All God’s children
By Peter Zucconi
As a first-generation American who grew up in the shadow of the New York City metropolitan area, I agree with some of the points Charlie Kraybill makes in “In the City, Might the Saving Process Go Both Ways?” (June 20). Kraybill states that cities are not more inherently evil than rural areas, that ethnic Mennonites can learn much from other cultures, and that there are vibrant Christian communities in our cities.
But I question what he means by “we’re all — literally all of us — God’s children.” Are we all God’s children because God created us, or is Kraybill saying all people are in right standing with God?
The overall tone of the article seems to imply the latter. If that is true, then we need to ask why Jesus told Zacchaeus, “Today salvation has come to this house.” Why did Peter need to go to the home of Cornelius? Why did Paul go to the bother of at least three arduous missionary journeys?
Perhaps there are methods and even attitudes that some coming to city might need to reconsider. But the Scriptures teach that not all are in the kingdom. Not all in Washington Square Park are “laughing … smiling … grinning … swooning.” There are many there, as here in rural Pennsylvania, who, like the Samaritan woman at the well, need the words of Jesus: “Whoever drinks the water I give him will never thirst. Indeed, the water I give him will become in him a spring of water welling up to eternal life.”
By Simon Schrock
I have a few suggestions for Charlie Kraybill. Read Phil. 1:15-19, where Paul wrote, “Whether in pretense or in truth, Christ is proclaimed: and in this I rejoice.” The next time the Pilgrim Mennonites come to Union Square to sing, go and simply listen to the gospel being proclaimed “from behind an old hymn book.” Then rejoice in your own experience of God’s grace and that the gospel is being proclaimed by “these peculiar looking Pennsylvanians.”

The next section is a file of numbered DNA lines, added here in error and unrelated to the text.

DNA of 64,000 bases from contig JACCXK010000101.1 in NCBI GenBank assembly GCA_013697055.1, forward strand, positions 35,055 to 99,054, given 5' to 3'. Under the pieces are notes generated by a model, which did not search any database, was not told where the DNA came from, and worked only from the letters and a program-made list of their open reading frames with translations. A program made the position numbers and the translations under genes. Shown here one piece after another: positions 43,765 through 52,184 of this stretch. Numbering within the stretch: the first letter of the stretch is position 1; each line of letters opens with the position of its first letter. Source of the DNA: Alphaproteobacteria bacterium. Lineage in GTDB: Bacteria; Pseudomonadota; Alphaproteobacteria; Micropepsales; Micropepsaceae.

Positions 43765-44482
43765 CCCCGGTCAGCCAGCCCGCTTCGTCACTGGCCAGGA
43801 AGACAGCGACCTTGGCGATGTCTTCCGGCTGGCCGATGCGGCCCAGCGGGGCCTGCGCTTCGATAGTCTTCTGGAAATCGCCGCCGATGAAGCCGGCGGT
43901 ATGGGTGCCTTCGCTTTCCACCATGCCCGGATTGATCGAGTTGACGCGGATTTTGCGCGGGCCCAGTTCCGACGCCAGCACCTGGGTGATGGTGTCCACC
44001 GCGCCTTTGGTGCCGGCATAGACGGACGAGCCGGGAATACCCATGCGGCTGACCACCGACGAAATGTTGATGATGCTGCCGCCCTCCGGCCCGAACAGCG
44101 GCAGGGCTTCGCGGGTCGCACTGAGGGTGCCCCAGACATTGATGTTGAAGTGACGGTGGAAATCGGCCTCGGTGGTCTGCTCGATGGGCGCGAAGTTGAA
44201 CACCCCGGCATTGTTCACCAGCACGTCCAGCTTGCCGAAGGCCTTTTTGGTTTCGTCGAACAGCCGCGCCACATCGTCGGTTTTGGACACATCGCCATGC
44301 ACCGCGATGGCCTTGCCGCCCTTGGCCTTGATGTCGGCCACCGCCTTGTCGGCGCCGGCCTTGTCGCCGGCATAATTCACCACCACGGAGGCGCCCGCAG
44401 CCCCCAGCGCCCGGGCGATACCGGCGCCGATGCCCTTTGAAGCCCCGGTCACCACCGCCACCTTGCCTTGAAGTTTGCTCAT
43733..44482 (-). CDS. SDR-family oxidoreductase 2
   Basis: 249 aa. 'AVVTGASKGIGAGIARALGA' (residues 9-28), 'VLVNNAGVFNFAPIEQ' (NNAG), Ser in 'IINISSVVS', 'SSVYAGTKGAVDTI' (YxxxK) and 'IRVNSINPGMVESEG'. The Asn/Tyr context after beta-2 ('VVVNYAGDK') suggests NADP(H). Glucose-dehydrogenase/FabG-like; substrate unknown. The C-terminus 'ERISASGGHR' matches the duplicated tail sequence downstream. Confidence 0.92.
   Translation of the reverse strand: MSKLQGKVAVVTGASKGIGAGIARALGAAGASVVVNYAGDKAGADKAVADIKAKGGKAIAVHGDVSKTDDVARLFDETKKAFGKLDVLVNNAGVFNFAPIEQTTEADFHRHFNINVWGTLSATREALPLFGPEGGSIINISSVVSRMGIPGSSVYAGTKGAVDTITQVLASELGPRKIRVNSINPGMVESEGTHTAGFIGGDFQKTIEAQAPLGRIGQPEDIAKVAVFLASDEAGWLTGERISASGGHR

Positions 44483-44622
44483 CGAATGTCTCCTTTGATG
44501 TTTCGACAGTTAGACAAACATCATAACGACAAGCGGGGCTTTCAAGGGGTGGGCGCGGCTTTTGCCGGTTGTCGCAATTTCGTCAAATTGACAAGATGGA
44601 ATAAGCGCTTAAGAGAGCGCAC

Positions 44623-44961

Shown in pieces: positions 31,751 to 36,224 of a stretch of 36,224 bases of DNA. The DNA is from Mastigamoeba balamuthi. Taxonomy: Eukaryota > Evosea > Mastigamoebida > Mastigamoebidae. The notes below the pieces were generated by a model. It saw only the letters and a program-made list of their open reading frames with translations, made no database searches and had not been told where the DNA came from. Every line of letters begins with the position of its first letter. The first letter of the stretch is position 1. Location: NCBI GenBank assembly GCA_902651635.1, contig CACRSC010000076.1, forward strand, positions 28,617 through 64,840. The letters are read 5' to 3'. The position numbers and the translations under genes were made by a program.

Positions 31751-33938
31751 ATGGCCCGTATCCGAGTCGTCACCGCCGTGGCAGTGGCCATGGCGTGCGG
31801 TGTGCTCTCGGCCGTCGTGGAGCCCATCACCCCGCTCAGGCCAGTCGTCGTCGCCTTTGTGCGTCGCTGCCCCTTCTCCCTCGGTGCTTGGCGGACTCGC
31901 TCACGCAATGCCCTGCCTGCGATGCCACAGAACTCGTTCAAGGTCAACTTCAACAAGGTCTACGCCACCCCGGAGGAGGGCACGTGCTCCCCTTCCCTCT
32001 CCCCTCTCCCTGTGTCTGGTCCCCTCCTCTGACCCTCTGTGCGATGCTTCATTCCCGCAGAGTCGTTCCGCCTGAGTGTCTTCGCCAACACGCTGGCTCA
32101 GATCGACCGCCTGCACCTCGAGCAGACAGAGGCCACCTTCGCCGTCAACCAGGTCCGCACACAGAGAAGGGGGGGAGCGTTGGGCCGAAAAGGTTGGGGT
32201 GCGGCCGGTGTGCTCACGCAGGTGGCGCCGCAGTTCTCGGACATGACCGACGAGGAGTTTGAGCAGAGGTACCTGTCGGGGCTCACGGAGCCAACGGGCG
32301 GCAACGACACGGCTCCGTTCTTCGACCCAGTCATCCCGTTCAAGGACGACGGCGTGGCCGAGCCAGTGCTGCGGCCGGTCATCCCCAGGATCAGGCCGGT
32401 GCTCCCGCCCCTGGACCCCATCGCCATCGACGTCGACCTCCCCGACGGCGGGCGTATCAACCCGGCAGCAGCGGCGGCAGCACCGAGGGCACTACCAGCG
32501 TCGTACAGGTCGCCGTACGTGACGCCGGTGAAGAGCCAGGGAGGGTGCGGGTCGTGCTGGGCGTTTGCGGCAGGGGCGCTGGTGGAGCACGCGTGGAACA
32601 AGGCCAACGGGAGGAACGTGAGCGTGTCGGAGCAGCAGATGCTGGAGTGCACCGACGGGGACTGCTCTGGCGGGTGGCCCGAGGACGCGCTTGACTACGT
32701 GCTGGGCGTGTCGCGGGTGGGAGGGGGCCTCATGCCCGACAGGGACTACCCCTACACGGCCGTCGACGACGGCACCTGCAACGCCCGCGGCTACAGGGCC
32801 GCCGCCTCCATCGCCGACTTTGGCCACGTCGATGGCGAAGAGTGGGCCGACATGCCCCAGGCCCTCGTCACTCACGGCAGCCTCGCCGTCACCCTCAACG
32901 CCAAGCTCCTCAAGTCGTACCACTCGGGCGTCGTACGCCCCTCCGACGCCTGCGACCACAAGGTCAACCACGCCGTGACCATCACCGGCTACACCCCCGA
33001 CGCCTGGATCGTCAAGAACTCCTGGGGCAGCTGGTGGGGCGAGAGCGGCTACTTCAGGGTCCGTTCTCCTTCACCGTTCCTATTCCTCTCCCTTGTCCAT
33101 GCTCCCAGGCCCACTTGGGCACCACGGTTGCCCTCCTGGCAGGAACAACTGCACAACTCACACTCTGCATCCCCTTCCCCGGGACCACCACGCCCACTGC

In the parable of the sower the Lord told us some seed fell on good ground and brought forth fruit. Replace the criticism with a prayer to the Lord of harvest that some seed will take root and grow. It may expand God’s kingdom more than a critical article.
God has used “conservative Mennonites performing public hymn sings” to draw persons to himself. A memorable experience for me was to have witnessed a baptism at a Mennonite church in Washington, D.C., of a young man who was drawn into the joy of the Lord by a group of hymn singers. After singing hymns in the rain they went with the young man to his house, where his wife also surrendered her life to the Lord Jesus. His wife joined him in baptism. They walked faithfully in the joy of the Lord and are now rejoicing in their eternal rest. Seven of their children are now serving the Lord Jesus and raising their families for his glory. The witness of the hymn singers lives on. Having known this couple in their early Christian walk and over the years, I take the attitude of Paul and rejoice that the gospel was proclaimed from “behind an old hymn book.”
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